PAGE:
Documentation Revision Date: 2018-12-31
Data Set Version: 1
This dataset includes two data files in *.csv format and one companion file containing selected vegetation plot photos.
Breen, A.L. 2018. Arctic Vegetation Plots in Burned and Unburned Tundra, Alaska, 2011-2012. ORNL DAAC, Oak Ridge, Tennessee, USA. https://doi.org/10.3334/ORNLDAAC/1547
Table of Contents
- Data Set Overview
- Data Characteristics
- Application and Derivation
- Quality Assessment
- Data Acquisition, Materials, and Methods
- Data Access
Data Set Overview
This dataset provides environmental and vegetation data collected in late June and July of 2011 and of 2012 from study plots located in tundra fire scars and adjacent unburned tundra areas on the Seward Peninsula and the northern foothills of the Brooks Range in Arctic Alaska. The surveys focused on upland tundra settings and provide information on vegetative differences between the burned and unburned sites. The sampling design established a chronosequence of sites that varied in time since last fire to better understand post-fire vegetation successional trajectories. Complete species lists and their cover abundance data are provided for both study areas. Environmental data include the baseline plot descriptive information for vegetation, soils, and site factors. No soil samples were collected.
The Pre-ABoVE vegetation plot datasets were curated to create the Alaska Arctic Vegetation Archive (AVA-AK; Walker et al. 2016b, Walker 2013). The AVA-AK is a regional database that is part of the larger Arctic Vegetation Archive (Walker 2016a, Walker et al. 2013, Walker and Raynolds 2011). The database contains vegetation plots from homogeneous plant communities with tables of cover or cover-abundance scores for all species and accompanying environmental site data. Field data were collected using Braun-Blanquet, US National Vegetation Classification protocols, or comparable methods.
Project: Arctic-Boreal Vulnerability Experiment (ABoVE)
The Arctic-Boreal Vulnerability Experiment (ABoVE) iis a NASA Terrestrial Ecology Program field campaign that will take place in Alaska and western Canada between 2016 and 2021. Climate change in the Arctic and Boreal region is unfolding faster than anywhere else on Earth. ABoVE seeks a better understanding of the vulnerability and resilience of ecosystems and society to this changing environment.
These data files were edited by Donald A. Walker, Amy L. Breen and Lisa A. Druckenmiller at the University of Alaska Fairbanks' Alaska Geobotany Center and obtained via the Arctic Geoecological Atlas (http://arcticatlas.geobotany.org/), which provides access to existing Arctic vegetation plot and map data in support of the ABoVE campaign.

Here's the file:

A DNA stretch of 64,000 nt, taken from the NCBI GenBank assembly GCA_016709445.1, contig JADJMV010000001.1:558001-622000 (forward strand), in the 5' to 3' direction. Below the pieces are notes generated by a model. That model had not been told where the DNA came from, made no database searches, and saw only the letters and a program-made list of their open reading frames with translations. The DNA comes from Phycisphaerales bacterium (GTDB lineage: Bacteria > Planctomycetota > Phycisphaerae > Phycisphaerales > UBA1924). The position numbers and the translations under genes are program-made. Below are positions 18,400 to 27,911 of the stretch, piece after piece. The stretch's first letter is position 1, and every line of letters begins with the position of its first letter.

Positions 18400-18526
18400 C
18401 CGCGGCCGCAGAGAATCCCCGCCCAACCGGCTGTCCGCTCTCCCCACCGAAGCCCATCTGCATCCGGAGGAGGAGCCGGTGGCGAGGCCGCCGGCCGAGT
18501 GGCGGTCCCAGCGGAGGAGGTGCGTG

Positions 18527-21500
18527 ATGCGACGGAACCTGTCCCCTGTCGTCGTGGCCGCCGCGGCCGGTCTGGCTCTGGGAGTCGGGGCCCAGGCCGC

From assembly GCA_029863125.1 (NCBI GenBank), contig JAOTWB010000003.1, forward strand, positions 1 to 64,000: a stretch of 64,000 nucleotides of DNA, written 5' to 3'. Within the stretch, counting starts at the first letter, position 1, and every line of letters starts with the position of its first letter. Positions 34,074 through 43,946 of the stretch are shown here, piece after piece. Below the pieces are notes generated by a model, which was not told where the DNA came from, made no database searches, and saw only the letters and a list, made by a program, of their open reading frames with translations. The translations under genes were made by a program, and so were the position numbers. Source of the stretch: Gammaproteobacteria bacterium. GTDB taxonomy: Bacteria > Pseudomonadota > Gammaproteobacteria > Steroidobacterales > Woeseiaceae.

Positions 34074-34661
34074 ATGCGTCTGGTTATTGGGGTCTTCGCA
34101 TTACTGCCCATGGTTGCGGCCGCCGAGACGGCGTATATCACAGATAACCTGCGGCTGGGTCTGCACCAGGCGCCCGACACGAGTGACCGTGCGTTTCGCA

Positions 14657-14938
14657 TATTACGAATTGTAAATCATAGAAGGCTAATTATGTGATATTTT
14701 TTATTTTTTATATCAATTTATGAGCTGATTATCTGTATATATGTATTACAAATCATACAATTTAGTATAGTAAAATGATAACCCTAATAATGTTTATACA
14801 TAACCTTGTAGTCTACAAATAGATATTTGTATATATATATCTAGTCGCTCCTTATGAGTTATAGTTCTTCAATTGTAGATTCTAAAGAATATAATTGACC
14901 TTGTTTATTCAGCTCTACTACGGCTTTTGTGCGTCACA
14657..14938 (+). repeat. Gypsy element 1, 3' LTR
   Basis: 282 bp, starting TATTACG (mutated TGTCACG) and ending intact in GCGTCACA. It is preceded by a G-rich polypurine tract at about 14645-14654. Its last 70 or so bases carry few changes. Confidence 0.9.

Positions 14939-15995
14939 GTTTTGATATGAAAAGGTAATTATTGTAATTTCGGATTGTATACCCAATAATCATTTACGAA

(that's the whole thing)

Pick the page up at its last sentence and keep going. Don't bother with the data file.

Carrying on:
Spatial Coverage: Northern foothills of the Brooks Range and the Seward Peninsula, Alaska
Domain: Core ABoVE
Grid cells: Ah0Av0, Ah1Av0, Ah0Av1, Ah1Av1
Region: Northern Alaska
Spatial Resolution: Point
Temporal Coverage: 20110714 - 20120730
Temporal Resolution: annual
Study Area: (All latitude and longitude given in decimal degrees)
|Site||Westernmost Longitude||Easternmost Longitude||Northernmost Latitude||Southernmost Latitude|
|North Slope and Seward Peninsula, Alaska||-164.686||-146.645||70.0887||65.361|
Data File Information
There are two data files with this dataset in comma-separated (.csv) format. The files provide plot environmental data, vegetation species as well as the percent ground cover occupied by the species.
Missing numeric data are reported as -9999 and missing text is reported as not available (n/a).
Table 1. Data and Companion Files
Data File Name
|tundra_fire_veg_plots_environmental_data.csv||Environmental characterization data|
|Species cover data in comma separated (.csv) format. Both the author's determination and the current taxonomy according to the Panarctic Species List (PASL)|
|Tundra_Fire_Veg_Plots_Photos.pdf||Collection of vegetation plot and transect photos.|
Data Descriptions: The column names, their units, and descriptions for each of the .csv data files are listed below.
Table 2. Data file tundra_fire_veg_plots_environmental_data.csv
- Several of the environmental data variables are all missing values. For instance, no soil samples were collected. These and other variables are included for completeness and consistency with other vegetation plot datasets and with Turboveg.
- Several fire-related variables are located near the end of the file.
|FIELD_RELEVE_NUMBER||Author's plot number or code if it differs from the reference for the species table.|
|LOCATION||Brief description of fire or unburned sampling area|
|DATE||yyyymmdd||Date plot was investigated|
|RELEVE_AREA_SQ_M||M2||Area of the relevé (m2). The field is left blank to indicate the plot had no boundaries or no estimate of the sampled area. -1 for irregular shape.|